Generally though, construction site grading will follow these steps:

Step 1: Surveying the site

Surveying the site will provide an overview of the original topography as well as the location of any existing structures or obstacles.

Step 2: Developing a plan

The grading plan should outline the proposed changes to the site’s topography. It should include the position of any roads, drainage channels or building pads that will be created.

The plan should also include a report on the potential environmental impact and steps that will be taken to minimise damage.

Step 3: Obtaining permissions

You will need to make sure you have all the right permissions or permits from the local authorities before you go ahead.

Step 4: Clearing the site

The site will need to be cleared of any obstacles or existing buildings that are to be demolished. Obstacles could include trees, large boulders or dumped rubbish.

Step 5: Earthmoving

The major earthmoving to change the topography into the required layout should be done first. This will require heavy machinery such as bulldozers and excavators.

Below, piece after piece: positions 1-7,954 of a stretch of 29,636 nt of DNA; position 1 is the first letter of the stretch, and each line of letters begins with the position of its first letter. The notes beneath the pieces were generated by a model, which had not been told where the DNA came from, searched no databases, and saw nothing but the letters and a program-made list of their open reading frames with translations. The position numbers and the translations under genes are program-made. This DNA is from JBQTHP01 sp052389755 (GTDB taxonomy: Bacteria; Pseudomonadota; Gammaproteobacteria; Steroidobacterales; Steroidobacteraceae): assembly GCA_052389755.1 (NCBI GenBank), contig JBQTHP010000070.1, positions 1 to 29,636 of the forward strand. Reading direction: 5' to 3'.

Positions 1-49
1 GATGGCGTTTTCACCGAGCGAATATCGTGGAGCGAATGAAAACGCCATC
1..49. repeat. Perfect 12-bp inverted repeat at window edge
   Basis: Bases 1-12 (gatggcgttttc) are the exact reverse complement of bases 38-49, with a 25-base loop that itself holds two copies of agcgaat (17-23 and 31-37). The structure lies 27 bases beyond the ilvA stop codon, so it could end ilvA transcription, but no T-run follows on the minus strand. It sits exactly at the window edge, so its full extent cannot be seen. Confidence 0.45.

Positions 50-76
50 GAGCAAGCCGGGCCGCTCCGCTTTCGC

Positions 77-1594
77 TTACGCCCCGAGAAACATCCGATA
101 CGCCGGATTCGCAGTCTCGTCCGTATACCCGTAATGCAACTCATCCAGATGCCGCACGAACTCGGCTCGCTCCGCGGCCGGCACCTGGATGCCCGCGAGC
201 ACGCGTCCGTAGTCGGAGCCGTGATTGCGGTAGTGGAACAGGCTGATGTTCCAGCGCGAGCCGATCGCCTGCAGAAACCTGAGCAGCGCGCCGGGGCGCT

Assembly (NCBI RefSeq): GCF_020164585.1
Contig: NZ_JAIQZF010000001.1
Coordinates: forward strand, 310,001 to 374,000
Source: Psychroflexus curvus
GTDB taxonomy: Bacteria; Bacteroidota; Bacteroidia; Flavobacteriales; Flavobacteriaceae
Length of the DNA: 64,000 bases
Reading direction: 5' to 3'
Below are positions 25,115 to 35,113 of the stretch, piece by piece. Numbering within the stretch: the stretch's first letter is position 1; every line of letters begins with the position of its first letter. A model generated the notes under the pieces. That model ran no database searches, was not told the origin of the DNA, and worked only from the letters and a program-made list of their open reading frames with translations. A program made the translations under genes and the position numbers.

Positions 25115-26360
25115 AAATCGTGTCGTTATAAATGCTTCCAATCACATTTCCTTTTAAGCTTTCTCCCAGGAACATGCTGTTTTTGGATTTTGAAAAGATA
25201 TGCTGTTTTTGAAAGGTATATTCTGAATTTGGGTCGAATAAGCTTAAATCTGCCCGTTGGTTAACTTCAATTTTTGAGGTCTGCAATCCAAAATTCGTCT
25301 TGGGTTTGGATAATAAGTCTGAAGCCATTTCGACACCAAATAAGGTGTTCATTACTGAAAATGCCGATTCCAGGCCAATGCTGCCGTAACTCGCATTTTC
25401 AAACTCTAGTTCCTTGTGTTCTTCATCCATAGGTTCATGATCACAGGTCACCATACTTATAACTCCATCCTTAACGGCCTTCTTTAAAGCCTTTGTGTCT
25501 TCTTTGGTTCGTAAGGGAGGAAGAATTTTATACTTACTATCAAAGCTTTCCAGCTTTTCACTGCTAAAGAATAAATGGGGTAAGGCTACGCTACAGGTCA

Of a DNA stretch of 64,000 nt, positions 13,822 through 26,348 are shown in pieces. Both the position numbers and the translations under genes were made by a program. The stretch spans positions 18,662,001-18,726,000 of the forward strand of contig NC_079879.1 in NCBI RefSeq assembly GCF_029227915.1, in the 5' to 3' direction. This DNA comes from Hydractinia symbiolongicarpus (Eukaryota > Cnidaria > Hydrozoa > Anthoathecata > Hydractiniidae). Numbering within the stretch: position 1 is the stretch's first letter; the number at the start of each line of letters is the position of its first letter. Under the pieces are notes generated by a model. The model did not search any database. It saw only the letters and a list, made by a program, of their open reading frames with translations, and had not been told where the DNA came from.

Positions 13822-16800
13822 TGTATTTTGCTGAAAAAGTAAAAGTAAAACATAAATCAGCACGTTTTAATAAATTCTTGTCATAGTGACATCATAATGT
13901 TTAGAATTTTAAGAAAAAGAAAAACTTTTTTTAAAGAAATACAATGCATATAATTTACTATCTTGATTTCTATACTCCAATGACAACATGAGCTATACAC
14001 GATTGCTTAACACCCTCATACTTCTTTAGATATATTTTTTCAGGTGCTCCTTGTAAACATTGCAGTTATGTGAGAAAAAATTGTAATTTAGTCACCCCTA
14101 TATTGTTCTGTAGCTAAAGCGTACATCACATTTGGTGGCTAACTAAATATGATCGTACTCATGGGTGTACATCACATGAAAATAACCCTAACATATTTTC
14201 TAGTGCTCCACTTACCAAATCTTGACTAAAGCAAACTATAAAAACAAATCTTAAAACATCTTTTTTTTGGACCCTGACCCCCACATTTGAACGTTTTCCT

Step 6: Compacting and shaping

After shaping the topography, the surface of the site will need to be compacted to create a stable base to work on.

Step 7: Drainage

The necessary drainage must then be created to prevent damage and erosions from rain runoff. This should include drainage ditches, culverts, retaining walls etc.

Step 8: Final grading

The final grading will then create a smooth and stable surface that is ready for construction to start.

Step 9: Inspection and sign off

A professional engineer will then inspect the site to make sure it meets regulations and sign off on the grading job.

Mistakes to avoid when grading

At a planning level, some of the most basic (and common) mistakes to avoid when creating a site grading plan are:

Be careful not to rely on outdated versions of codes, standards or industry best practices.

For example, these may help determine grading requirements in relation to slope limits, erosion control, environmental impacts and stormwater management.

Failure to abide by the current codes can lead to expensive fines, delays or even project failure.